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The Short Pitch

This is a 6-monster bestiary, with instructions on how to remix the 6 into a multitude of creatures for your old-school D&D campaigns. The stats provided cover months of low-level play without use of any other bestiary. These instructions smoothly supplement other bestiaries too, providing broad, applicable principles for creating your own spins on existing monsters.

ALSO this is a 5-element treasure generator, for when you lack hoards for your monsters and don't want to do the lengthy "official" treasure table process. Note that this 5-element treasure generator breaks down mathematically for characters of 5th level and above, but even so, it saves a lot of time and energy for your early campaigning.

ALSO this is a 1-page dungeon about an archaeological dig that has been taken over by cockatrice-taming bandits that shows the utility of the aforementioned bestiary and treasure generator.

The Context

This project was inspired by a blog post from Jack Guignol of Tales of the Grotesque and Dungeonesque, quoted in part below:

“So, the characters in your old-school Dungeons & Dragons game go somewhere you haven’t yet prepared and you describe some cool, weird-ass monster that you don’t actually have stats for…

…I just use the stats for a bear and no one is the wiser. Re-skin appearance, methods of attack, and add special abilities on the fly if you absolutely must…but when in doubt, just use bears.”

It made me think about core lessons that early Dungeons & Dragons monster design tried to teach players, and subsequent discussions on Discord resulted the following question (typos and all):

So I started thinking, what would a bestiary look like, if it still stuck to the "just use bears" ideology, but tried to incorporate enough additional monsters that a GM could make a diverse dungeon ecology with that bestiary alone?

I took inspiration from the game Bandits & Basilisksa famously minimalist OD&D-retroclone with only the stats for bandits and basilisks in its bestiary section. In my minimalist bestiary, the bandit was replaced by the far-superior skeleton (it teaches a GM how to make basic mooks like bandits and goblins, AND it teaches them what traits an undead has in D&D at the same time, AND it produces a more morally unambiguous target to kill... THREE birds with one stone! Skeletons are so great squee-)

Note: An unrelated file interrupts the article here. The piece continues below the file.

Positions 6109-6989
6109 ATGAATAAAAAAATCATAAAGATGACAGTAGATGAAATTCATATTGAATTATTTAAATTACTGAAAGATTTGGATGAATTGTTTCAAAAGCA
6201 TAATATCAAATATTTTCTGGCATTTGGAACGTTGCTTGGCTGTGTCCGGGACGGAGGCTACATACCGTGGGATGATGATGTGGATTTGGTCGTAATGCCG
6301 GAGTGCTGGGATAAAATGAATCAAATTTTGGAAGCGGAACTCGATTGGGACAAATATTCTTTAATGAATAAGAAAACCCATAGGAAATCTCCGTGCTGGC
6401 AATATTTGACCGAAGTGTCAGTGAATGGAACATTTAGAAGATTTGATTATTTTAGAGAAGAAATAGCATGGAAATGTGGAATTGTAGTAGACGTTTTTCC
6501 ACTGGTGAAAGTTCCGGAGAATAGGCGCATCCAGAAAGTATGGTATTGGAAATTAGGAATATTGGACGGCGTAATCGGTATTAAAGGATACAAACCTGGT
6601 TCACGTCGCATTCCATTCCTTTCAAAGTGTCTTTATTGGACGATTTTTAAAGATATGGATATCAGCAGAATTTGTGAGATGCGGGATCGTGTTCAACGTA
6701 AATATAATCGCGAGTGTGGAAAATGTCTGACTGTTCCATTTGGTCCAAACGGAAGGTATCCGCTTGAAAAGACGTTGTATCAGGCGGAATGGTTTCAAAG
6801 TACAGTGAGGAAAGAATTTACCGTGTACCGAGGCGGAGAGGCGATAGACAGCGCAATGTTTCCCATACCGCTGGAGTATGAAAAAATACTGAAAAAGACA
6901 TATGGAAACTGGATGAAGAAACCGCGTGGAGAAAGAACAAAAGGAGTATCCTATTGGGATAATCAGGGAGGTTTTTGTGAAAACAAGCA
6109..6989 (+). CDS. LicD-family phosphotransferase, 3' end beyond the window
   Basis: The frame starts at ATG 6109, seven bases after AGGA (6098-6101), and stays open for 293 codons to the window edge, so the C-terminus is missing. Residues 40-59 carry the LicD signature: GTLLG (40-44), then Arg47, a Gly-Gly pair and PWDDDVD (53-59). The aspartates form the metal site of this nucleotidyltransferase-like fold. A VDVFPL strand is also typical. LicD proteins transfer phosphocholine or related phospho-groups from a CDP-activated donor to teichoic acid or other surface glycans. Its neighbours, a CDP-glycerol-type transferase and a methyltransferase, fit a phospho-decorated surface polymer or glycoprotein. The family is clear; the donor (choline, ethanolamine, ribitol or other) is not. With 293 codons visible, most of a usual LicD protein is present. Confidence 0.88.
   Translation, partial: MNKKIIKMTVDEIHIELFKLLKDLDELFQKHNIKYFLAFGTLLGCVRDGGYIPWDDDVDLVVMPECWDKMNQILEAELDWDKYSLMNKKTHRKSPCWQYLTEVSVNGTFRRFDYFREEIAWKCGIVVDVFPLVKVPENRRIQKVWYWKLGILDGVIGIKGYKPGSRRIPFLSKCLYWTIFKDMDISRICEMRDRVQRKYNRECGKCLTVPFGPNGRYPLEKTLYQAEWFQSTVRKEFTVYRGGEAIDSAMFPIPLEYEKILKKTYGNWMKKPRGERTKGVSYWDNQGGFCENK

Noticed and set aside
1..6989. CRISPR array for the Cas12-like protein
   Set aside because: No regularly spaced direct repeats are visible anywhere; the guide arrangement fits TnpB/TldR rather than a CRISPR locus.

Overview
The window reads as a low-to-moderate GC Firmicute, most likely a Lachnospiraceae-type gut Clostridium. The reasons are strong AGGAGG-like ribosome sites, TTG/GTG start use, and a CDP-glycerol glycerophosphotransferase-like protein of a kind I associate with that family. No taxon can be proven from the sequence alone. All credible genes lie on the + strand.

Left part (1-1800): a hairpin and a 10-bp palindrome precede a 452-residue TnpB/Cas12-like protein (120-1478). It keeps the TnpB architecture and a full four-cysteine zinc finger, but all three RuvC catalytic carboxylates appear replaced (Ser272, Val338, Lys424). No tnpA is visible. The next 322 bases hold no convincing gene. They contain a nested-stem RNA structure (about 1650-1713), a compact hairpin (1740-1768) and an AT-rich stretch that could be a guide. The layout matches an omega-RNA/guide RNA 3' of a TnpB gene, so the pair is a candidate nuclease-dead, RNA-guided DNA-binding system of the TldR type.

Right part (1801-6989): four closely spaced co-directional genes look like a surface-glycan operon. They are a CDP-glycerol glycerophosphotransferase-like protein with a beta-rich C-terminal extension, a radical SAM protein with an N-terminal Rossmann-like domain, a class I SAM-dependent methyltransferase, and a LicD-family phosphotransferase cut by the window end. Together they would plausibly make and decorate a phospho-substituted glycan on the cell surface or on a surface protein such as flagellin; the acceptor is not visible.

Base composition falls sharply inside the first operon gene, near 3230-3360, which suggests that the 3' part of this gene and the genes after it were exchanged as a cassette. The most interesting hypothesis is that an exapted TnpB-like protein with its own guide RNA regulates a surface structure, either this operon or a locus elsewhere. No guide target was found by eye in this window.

This project took me to wonderful places - through B/X monster variations between Holmes, Moldvay, and Mentzer, as well as the AD&D 1e Monster Manual. Through both tabletop and videogame implementations of D&D monsters. Through multiple late-night conversations with others passionate about monster design on Discord.

It really grew legs when I realized that players would get more out of this if there were also a minimalist treasure generator, inspired by Enter the Gungeon's easy-to-understand loot. To achieve this, I worked backwards from B/X treasure calculations (Adventurer Conqueror King had a lot of this math done for me already) and Blog of Holding's now-depreciated game, Dungeon Robber. At the end of the day the treasure generated is still very much D&D, so you probably won't see the outside influences unless you really squint, but credit where credit is due.

Finally, I created a one-page dungeon to showcase the power and utility of this minimalist package, and how one could use it to populate a space with denizens both generic and custom-made.

It is my dearest hope that I've created a robust tool that you are able to leverage in your games, convenient to use both digitally or as a printout while refereeing or Game Mastering.

Game on!

CategoryPhysical game
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Click download now to get access to the following files:

Six Monster Bestiary.pdf 936 kB
One-Page Dungeon Map.png 1 MB

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